At the end of my review of Season 1, I said that the show was not as thoughtful as it wants to be. The second season remains flawed and tonally uneven but less so. It works better this time by finding its own satirical line that can encompass more of its themes of power and abuse and using contemporary interest in superheroes to exam modern politics.
A key spoiler follows, so skip the bit after the fold if you want to be unspoiled.
The major addition to the cast and the plot is the arrival of a new superhero to the “Seven” superhero team. Aya Cash plays the unsubtly named Stormfront — I say unsubtle but Cash plays the character so neatly that initially I thought it was just a poor choice of names. As the series progress she shifts very easily from apparent unconventional millennial, to revealing that she is actually more of an alt-right meme-obsessed demagogue to maybe an overt neo-nazi to oh-actually-she’s-quasi-immortal-and-an-actual-Nazi-from-the-1930s.
Apparently in the original Garth Ennis comic book, the character was male but the gender shift here is used cleverly. The women in the Seven are repurposed by the Vought Corporations media-wing into a kind of faux-feminism ’empowerment’ campaign, the shallowness of which is underpinned by the presence of a literal Nazi in their midst.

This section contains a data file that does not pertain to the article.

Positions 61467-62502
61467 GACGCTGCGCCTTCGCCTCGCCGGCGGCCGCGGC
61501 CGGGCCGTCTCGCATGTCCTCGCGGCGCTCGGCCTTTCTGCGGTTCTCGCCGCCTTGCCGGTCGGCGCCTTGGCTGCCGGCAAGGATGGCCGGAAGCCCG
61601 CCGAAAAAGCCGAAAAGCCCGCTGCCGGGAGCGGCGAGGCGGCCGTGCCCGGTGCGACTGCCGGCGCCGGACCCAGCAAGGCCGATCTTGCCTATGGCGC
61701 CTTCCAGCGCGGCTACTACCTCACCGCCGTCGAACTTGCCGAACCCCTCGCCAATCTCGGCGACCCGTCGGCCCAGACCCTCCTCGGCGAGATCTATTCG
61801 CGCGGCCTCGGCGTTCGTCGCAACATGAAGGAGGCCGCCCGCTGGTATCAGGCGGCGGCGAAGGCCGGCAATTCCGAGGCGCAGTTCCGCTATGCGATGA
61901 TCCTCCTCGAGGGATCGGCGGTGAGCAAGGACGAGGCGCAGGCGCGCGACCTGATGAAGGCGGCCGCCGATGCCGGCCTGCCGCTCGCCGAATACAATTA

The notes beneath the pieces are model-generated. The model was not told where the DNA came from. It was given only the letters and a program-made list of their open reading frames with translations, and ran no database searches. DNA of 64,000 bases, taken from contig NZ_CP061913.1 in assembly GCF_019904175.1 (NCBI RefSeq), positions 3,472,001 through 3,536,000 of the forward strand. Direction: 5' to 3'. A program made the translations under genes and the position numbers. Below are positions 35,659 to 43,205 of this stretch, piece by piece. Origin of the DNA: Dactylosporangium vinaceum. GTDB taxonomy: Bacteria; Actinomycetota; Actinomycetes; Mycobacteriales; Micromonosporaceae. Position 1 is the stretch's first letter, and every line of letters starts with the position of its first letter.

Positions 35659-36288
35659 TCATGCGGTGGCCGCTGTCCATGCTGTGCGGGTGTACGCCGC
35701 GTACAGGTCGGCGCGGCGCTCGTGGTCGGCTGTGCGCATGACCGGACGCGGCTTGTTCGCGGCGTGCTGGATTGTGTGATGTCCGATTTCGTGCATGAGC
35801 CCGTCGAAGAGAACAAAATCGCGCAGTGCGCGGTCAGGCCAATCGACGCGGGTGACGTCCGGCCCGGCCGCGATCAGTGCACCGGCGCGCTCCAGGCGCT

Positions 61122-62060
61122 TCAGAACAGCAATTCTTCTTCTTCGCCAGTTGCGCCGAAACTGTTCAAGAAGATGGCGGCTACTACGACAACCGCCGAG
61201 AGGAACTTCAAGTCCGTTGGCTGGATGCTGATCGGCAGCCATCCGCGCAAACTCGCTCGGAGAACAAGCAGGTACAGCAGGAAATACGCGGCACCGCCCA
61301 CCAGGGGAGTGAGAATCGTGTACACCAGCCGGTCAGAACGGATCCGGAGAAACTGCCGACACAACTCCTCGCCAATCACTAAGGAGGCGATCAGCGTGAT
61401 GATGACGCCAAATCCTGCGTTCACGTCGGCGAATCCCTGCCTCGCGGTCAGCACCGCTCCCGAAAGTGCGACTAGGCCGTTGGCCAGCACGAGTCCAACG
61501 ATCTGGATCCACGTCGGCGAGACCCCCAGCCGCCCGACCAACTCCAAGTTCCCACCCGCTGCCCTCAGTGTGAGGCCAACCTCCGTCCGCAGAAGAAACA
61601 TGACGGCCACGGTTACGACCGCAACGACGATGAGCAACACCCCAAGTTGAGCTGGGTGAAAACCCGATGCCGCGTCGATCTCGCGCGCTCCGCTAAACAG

Less good is the secondary plot about Bill Butcher’s wife Becca and her son. The twist from season 1 was that she was alive and living in isolation bringing up her son, whose father is the psychotic superman-analog, Homelander. That plot line has many moments of psychological abuse horror but by the final episode Becca dies. So the whole subversion of the dead-wife as motivation of Butcher is undone by having dead once again.
Indeed, while the final episode is quite tense and largely well done, the resolution of all these plot lines is a return to more-or-less the status quo. Butcher’s gang, including Hughie, are no longer on the run but the Seven are still operating and the Vought Corporation is still manipulating things. Starlight is back in the Seven (as is A-Train after a side plot about a scientology like cult) and MM is reunited with his family. It’s so neat that it undermines a lot of the journey of the previous episode and also fits with the depressing cynicism of the show: you can try to change things but you won’t get anywhere.
I’ll leave out the other big twist because I want to see where that goes in Season 3 (assuming there is one). The wrapping up feels like the writers were unclear if there would be another season and hence wanted an ending that was sort of happy for the characters but left the show’s basic premise intact for an as yet unwritten season 3.
So, better than season 1 and a better use of the premise but an odd final conclusion.